Yurts, tents and urban suites — Airbnb options grow in Alaska

Couple Ron Clarke and  Kristine Kennedy in their west Anchorage home. (Loren Holmes / Alaska Dispatch News)
Couple Ron Clarke and Kristine Kennedy in their west Anchorage home. (Loren Holmes / Alaska Dispatch News)
Travelers seeking discount lodging off the beaten path can find it at its most rugged in Alaska, thanks to an increasing number of hosts offering everything from backcountry yurts to cabins, even a tent in Northwest Alaska.

They can all be found on Airbnb, the online space-sharing site that allows users to rent out their homes — or in Alaska’s case, their tents, shanties and urban suites — to adventurous travelers.

“You’re on your own. Try not to die,” says the listing for a “Hexagoda Shanty in the Alaskan Wild” near McCarthy.

There’s a yurt cottage in the woods near Talkeetna with no door on the outhouse (better for ventilation), an off-grid geodesic dome near Seward (12 feet off the ground so it’s safe from bears), and a four-person tent in Kotzebue (comes with a wood stove for those cold Arctic nights).

Urban options can also offer a touch of wilderness, such as the classy Anchorage home belonging to Ron Clarke and his wife, Kristine Kennedy, where guests on the back deck perched high above Fish Creek have gazed at wandering black bears.

“We get the accomplished travelers who want something different than they find in the 4,700 cubicles on the cruise ship,” said Clarke.

Tourism officials say a growing number of Alaska visitors, especially young people, are choosing Airbnb in part because they want a more personal experience.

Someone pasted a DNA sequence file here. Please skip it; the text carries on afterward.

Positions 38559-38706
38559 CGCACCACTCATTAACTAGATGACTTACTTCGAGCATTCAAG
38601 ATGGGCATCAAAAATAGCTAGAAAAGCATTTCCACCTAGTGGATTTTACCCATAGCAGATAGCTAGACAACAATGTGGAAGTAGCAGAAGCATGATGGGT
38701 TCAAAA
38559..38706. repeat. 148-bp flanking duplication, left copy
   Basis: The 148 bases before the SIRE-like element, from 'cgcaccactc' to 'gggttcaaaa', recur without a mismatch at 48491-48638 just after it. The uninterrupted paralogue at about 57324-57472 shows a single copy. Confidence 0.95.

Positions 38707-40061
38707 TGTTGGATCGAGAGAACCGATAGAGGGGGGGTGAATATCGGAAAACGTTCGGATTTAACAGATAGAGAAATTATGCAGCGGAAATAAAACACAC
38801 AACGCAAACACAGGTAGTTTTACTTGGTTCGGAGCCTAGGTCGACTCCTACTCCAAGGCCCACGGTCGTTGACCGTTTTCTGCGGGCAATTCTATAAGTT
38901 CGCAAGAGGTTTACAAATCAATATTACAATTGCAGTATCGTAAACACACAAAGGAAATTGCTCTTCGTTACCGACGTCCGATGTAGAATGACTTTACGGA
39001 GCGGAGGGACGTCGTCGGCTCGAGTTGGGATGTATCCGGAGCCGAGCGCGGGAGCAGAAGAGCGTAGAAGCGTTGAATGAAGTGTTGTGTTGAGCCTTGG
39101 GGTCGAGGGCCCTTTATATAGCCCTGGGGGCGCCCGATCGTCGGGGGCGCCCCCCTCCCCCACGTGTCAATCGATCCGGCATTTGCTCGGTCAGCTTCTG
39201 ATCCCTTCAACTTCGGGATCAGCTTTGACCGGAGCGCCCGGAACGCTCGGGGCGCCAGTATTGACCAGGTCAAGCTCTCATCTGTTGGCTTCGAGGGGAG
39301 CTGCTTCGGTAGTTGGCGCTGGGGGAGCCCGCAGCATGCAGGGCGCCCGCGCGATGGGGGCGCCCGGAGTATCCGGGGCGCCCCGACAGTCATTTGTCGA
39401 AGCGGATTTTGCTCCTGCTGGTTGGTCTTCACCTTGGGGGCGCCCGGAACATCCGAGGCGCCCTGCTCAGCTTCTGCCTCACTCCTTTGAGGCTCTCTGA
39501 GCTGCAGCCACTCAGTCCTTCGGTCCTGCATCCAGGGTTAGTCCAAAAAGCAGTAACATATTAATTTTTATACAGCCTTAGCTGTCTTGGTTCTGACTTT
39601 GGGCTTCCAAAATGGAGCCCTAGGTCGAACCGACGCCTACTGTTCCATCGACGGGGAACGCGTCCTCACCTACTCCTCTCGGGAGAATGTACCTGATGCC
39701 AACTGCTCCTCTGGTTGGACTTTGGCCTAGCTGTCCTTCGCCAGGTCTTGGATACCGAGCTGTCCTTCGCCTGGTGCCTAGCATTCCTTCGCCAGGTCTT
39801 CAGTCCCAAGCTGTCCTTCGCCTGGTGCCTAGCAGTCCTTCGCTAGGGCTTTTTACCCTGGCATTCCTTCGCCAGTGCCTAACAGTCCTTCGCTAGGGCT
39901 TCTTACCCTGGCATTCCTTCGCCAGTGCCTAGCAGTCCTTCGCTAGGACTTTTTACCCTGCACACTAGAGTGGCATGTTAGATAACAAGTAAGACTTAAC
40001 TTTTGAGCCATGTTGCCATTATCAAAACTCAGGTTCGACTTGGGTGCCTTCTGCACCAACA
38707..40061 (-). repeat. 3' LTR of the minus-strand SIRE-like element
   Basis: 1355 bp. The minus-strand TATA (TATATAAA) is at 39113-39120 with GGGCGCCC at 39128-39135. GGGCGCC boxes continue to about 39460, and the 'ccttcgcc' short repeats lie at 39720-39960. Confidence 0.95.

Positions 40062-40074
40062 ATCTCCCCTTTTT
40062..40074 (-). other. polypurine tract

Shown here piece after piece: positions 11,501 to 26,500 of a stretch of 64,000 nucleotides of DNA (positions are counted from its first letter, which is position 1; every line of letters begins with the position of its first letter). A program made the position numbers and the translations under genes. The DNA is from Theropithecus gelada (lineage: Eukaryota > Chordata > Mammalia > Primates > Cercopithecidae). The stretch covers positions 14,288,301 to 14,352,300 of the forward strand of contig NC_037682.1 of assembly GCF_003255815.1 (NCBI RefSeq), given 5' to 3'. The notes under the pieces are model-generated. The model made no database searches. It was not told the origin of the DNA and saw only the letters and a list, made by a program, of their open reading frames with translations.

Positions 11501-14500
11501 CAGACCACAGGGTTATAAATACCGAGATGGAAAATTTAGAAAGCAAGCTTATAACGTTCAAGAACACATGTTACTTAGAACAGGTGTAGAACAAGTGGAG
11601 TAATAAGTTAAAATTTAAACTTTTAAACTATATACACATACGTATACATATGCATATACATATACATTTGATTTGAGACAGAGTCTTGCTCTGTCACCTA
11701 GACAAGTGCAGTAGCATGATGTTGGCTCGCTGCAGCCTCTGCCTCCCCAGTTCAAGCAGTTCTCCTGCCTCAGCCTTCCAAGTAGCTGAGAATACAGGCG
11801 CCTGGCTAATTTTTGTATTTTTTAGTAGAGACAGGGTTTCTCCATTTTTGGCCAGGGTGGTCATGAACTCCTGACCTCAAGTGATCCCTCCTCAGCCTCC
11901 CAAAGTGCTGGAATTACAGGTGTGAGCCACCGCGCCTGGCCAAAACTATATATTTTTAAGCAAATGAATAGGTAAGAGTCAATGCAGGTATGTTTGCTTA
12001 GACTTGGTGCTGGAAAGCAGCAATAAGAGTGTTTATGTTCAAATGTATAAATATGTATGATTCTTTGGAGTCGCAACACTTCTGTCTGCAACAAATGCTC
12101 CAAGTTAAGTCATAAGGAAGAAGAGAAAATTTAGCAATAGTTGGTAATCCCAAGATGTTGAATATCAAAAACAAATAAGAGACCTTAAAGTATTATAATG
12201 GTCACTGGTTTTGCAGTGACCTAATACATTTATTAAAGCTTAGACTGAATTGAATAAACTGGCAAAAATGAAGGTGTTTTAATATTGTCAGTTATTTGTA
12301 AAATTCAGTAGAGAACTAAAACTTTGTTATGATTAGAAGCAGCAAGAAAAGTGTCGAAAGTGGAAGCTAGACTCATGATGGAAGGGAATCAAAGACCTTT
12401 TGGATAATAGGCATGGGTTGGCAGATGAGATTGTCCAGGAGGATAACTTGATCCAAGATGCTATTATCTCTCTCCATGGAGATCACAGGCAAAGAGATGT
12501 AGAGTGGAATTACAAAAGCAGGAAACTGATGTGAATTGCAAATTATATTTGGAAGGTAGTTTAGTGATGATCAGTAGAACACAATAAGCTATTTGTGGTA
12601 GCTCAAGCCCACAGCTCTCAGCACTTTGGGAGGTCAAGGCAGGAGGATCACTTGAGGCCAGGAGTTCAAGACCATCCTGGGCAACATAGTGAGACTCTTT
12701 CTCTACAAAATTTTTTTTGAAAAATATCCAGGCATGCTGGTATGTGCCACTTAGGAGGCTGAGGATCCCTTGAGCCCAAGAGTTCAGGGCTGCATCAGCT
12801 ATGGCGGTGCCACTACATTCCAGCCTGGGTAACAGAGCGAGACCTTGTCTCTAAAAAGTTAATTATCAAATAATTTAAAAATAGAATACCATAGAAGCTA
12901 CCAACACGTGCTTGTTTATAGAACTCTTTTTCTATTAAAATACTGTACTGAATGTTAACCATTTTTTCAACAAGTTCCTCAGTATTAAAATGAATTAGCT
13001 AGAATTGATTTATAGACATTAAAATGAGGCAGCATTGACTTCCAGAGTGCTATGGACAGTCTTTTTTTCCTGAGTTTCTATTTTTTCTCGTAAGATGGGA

Meantime, homeowners with room to spare are increasingly tapping into what they call a lucrative venture, especially in the summer when traditional hotel accommodations can be hard to find.

“People with a spare room are seeing the revenue options that could be available,” with some even turning sheds into guest rooms, said Tanya Carlson, marketing director for the Alaska Travel Industry Association.

Airbnb.com has boomed since its creation in San Francisco seven years ago. It now offers more than 1 million listings in some 200 countries. But its presence seems relatively small in Alaska, with just more than 600 rentals statewide.

Still, it’s grown quickly enough to cause some concern about whether the small-time operators are paying bed taxes and meeting other requirements.

The Matanuska-Susitna Convention and Visitors Bureau, a tourism marketing group funded partly by bed taxes, has sent the borough government an inventory of Airbnb rentals to ensure they pay the 5 percent bed tax just like traditional hotels and inns.

“I’m not saying it’s a big problem, but I’m saying it’s out there and we have to make sure they’re compliant,” said Bonnie Quill, the group’s executive director.

The McCarthy shanty

Paying a bed tax isn’t an issue in some parts of the state, such as McCarthy, where there’s no local government to collect it.

The $29-a-night “hexagoda shanty” — so called because it’s hexagonal with pagoda-like eaves — can be found in the woods near the town of 34, after a 3-mile hike in from the road. There, guests can “enjoy the grandeur of the outhouse, and live like the Alaskans live — gazing upon glaciers, aspen groves, and mountains,” according to the listing.

A stay means chopping your own wood for heat, and hauling water from the spring 2 miles away. “Nothing is convenient. Everything is a hassle,” the description warns.

Despite its ruggedness, business has been better than expected, said owner Kimberly Alderman-Penix.

McCarthy, jumping-off point for the abandoned Kennecott copper mines, offers “perfectly civilized” places to stay, she said. But cabin guests want an authentic experience to “realign.”

“To some extent, staying out there, you disconnect from one world and reconnect to another,” said Alderman-Penix, a lawyer who wrote abook during one stay at the cabin. “The Long Winter” is about “a struggle for survival in one of the harshest places imaginable,” according to a description on Amazon.